Washington seems to be at odds with Italy over its stance on the crisis-hit South American country, being the sole G-7 member state to not back Guaido.

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They hope to agree on a joint statement on the fight against trafficking drugs, arms and migrants in Africa’s troubled Sahel region, fighting cybercrime and stopping sexual violence against women in conflict zones, especially in Africa. Pixabay

The U.S. and Canada have pursued a pro-active stance on widening support for Guaido, according to French officials. But there has already been widespread alarm after Guaido was stripped of immunity by Maduro loyalists earlier this week.

“With Juan Guaido being stripped of his immunity … we don’t want the situation to escalate,” German Foreign Minister Heiko Maas said in Dinard on Saturday.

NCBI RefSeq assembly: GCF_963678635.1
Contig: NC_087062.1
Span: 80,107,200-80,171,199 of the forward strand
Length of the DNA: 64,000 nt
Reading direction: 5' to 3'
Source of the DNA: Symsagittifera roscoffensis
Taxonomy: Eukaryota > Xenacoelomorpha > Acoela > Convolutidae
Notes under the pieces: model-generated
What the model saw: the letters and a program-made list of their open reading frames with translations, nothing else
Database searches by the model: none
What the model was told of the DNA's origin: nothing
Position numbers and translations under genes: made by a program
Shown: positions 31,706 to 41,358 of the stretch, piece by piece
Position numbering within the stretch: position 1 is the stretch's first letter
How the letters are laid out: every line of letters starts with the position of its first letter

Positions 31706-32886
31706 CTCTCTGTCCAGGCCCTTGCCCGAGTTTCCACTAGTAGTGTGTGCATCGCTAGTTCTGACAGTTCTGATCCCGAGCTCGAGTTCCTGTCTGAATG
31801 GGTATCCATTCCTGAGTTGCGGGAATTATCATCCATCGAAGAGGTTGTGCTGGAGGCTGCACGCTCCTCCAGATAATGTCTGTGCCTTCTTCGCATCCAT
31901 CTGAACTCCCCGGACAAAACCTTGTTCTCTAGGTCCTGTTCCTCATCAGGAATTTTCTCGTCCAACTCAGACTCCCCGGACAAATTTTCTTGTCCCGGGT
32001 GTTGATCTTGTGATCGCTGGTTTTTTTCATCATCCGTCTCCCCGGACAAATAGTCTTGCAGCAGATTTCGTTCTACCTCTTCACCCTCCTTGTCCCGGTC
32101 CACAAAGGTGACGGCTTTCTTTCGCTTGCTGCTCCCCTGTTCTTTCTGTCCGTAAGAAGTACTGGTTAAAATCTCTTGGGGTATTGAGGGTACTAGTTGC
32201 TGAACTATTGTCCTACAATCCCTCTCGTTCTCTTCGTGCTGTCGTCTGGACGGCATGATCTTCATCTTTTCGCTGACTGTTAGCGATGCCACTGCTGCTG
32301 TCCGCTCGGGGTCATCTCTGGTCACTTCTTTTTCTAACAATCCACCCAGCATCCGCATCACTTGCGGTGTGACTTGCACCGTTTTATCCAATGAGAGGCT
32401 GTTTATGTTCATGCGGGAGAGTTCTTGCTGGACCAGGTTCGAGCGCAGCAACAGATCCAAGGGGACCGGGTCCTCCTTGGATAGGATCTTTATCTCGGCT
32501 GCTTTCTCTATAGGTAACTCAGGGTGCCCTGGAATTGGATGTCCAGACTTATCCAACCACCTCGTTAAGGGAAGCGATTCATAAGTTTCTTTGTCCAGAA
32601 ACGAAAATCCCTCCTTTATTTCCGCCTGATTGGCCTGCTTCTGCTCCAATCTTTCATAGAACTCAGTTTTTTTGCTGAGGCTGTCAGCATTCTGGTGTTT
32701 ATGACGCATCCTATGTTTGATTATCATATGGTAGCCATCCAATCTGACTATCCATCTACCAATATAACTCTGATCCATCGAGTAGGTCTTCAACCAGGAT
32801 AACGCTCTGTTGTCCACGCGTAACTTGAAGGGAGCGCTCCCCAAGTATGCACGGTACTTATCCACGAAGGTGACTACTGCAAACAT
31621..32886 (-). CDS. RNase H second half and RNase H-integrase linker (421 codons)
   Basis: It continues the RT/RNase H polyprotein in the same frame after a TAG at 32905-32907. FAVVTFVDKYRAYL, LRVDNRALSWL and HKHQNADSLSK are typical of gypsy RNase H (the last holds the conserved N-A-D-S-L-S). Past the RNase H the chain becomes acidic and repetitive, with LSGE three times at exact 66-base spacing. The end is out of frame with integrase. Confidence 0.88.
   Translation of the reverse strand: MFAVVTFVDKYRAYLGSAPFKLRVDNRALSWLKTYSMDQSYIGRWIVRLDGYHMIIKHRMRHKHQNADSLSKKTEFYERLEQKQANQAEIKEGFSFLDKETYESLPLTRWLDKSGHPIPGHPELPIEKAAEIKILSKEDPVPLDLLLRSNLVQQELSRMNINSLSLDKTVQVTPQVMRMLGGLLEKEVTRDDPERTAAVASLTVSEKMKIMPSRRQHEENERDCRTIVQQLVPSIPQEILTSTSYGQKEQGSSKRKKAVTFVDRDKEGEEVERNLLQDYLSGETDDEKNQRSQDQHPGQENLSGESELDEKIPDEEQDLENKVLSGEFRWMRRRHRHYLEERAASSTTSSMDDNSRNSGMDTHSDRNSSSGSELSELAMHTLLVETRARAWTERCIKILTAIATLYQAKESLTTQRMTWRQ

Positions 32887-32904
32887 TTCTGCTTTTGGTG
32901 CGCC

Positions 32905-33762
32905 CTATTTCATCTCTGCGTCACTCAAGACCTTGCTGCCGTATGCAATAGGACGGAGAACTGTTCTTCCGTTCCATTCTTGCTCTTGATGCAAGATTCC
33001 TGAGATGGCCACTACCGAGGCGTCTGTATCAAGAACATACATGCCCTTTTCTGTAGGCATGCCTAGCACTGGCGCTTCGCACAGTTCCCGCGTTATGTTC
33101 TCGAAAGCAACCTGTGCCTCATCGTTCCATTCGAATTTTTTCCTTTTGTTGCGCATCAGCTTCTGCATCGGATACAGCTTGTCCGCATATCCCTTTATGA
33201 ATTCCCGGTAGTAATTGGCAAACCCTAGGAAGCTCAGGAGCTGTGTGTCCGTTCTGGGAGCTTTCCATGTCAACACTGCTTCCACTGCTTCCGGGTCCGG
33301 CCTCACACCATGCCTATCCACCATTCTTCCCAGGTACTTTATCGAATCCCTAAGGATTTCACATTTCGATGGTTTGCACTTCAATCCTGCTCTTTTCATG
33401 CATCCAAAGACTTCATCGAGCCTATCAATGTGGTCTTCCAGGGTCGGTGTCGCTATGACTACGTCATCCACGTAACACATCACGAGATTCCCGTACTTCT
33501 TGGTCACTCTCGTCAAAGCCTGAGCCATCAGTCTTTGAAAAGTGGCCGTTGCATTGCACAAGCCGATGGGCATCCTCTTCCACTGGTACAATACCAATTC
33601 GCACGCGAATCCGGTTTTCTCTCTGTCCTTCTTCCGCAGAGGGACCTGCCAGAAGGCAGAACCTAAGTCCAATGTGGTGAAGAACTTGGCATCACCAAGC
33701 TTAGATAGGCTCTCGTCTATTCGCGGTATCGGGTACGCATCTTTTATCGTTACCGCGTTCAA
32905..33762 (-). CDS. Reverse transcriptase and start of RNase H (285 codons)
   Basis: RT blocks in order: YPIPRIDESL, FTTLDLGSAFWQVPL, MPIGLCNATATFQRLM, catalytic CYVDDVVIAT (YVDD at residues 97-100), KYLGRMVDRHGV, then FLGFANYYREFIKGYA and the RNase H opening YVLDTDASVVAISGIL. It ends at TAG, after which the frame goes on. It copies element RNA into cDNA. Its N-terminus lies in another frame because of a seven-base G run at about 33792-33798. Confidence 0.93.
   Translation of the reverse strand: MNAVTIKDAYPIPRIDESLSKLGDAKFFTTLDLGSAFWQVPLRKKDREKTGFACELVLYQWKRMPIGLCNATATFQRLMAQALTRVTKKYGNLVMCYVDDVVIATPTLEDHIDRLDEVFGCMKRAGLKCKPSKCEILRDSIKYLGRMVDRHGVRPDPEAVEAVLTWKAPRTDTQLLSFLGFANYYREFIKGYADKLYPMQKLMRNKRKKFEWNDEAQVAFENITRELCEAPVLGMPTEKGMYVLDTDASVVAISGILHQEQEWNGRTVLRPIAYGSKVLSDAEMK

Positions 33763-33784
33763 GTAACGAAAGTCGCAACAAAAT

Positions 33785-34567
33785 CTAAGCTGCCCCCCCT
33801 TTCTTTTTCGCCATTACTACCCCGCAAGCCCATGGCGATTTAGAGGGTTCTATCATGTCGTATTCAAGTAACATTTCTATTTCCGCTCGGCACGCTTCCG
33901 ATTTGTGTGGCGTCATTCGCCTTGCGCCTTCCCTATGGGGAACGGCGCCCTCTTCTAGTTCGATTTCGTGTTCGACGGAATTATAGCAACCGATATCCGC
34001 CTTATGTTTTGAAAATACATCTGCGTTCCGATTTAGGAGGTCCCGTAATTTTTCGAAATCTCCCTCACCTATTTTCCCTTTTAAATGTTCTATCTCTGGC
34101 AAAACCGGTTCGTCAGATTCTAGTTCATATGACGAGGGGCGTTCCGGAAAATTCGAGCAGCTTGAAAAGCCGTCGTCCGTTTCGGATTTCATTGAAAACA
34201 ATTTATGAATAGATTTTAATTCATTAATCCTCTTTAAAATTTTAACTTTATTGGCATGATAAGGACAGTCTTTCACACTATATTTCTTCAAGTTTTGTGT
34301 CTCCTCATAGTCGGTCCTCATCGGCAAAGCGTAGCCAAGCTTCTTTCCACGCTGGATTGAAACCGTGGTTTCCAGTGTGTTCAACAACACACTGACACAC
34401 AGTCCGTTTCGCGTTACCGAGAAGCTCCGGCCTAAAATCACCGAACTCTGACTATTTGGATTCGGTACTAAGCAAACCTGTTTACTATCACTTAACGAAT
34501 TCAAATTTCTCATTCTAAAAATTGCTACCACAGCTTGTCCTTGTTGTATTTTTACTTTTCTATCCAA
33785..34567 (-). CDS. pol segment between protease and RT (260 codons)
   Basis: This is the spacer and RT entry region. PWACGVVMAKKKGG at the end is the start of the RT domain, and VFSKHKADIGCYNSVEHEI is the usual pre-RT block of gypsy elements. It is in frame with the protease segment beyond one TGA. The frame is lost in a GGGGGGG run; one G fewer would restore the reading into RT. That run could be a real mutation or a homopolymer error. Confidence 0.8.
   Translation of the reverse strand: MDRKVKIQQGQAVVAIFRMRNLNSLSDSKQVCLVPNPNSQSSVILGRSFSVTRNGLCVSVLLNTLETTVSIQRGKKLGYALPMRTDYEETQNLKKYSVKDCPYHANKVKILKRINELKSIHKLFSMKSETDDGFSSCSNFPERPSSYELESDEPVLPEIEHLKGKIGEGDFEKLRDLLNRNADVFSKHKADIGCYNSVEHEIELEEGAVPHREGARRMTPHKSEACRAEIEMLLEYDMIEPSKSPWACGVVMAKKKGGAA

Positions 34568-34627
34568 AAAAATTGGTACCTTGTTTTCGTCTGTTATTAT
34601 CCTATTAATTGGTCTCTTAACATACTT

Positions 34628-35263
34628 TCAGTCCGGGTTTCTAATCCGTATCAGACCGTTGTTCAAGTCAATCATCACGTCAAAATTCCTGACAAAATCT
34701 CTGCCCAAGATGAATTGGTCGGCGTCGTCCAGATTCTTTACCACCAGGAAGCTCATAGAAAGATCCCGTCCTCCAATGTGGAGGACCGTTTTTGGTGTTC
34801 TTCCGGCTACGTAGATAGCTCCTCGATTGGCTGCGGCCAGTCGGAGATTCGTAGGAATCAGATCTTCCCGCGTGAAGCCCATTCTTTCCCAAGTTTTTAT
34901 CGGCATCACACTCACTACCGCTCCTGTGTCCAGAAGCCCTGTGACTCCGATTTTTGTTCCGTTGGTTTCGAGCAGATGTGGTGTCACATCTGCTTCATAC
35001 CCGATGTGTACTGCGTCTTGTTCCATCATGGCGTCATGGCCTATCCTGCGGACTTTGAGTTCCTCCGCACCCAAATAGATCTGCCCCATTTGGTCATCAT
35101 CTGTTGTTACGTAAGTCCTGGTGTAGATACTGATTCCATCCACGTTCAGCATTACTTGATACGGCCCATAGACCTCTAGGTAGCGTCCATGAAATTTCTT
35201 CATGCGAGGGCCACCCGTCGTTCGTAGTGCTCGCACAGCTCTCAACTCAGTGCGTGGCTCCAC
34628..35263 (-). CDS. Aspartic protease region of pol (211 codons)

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“We are still of the opinion that free elections should take place during which Venezuelans can decide themselves who will lead the country,” he added.

Italy has also irked EU and U.S. allies by becoming the first G-7 member to sign up to a contentious Chinese plan to build a Silk Road-style global trade network, the trillion-dollar Belt and Road Initiative. (VOA)

Next Story

What’s the True Cost of Cybercrime?

A criminal can use this data to get credit in your name or evade prosecution, or she could sell the information to someone else. Whatever they do with it, your personal information is like catnip for criminals. 

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Who knows how many incidents have gone unnoticed or even unreported. Companies might try to hide the fact that their systems have been breached because admitting this would damage their reputation. Pixabay

 

Do you have an idea what the cost of cybercrime is on an annual basis? Most people would guess millions, or maybe even billions. That would be a rather conservative estimate, though.

Unfortunately, the costs actually reach trillions of pounds globally every year. But that’s just the base financial cost measured in the losses made by companies and individuals. The true cost is hard to calculate.